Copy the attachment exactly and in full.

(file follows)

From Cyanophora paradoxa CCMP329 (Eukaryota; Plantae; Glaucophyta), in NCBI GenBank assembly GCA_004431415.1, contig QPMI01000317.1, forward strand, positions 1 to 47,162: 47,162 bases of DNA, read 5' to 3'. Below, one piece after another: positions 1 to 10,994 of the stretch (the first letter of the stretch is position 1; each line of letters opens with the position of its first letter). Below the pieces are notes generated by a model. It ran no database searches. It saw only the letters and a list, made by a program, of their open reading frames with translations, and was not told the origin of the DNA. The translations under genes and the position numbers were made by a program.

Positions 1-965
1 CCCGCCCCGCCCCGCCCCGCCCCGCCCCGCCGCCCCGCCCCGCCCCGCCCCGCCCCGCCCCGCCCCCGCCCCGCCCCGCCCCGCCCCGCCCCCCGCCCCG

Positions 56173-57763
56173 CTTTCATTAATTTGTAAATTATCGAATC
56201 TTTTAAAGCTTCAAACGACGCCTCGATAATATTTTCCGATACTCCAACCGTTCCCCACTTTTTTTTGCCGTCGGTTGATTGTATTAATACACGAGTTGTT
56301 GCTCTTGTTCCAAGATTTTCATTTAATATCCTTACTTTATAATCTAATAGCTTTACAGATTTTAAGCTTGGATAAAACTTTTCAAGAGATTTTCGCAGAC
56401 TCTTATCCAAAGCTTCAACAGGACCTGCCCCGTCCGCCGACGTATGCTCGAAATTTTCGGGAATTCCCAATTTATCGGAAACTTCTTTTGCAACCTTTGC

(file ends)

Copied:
From Cyanophora paradoxa CCMP329 (Eukaryota; Plantae; Glaucophyta), in NCBI GenBank assembly GCA_004431415.1, contig QPMI01000317.1, forward strand, positions 1 to 47,162: 47,162 bases of DNA, read 5' to 3'. Below, one piece after another: positions 1 to 10,994 of the stretch (the first letter of the stretch is position 1; each line of letters opens with the position of its first letter). Below the pieces are notes generated by a model. It ran no database searches. It saw only the letters and a list, made by a program, of their open reading frames with translations, and was not told the origin of the DNA. The translations under genes and the position numbers were made by a program.

Positions 1-965
1 CCCGCCCCGCCCCGCCCCGCCCCGCCCCGCCGCCCCGCCCCGCCCCGCCCCGCCCCGCCCCGCCCCCGCCCCGCCCCGCCCCGCCCCGCCCCCCGCCCCG

Positions 56173-57763
56173 CTTTCATTAATTTGTAAATTATCGAATC
56201 TTTTAAAGCTTCAAACGACGCCTCGATAATATTTTCCGATACTCCAACCGTTCCCCACTTTTTTTTGCCGTCGGTTGATTGTATTAATACACGAGTTGTT
56301 GCTCTTGTTCCAAGATTTTCATTTAATATCCTTACTTTATAATCTAATAGCTTTACAGATTTTAAGCTTGGATAAAACTTTTCAAGAGATTTTCGCAGAC
56401 TCTTATCCAAAGCTTCAACAGGACCTGCCCCGTCCGCCGACGTATGCTCGAAATTTTCGGGAATTCCCAATTTATCGGAAACTTCTTTTGCAACCTTTGC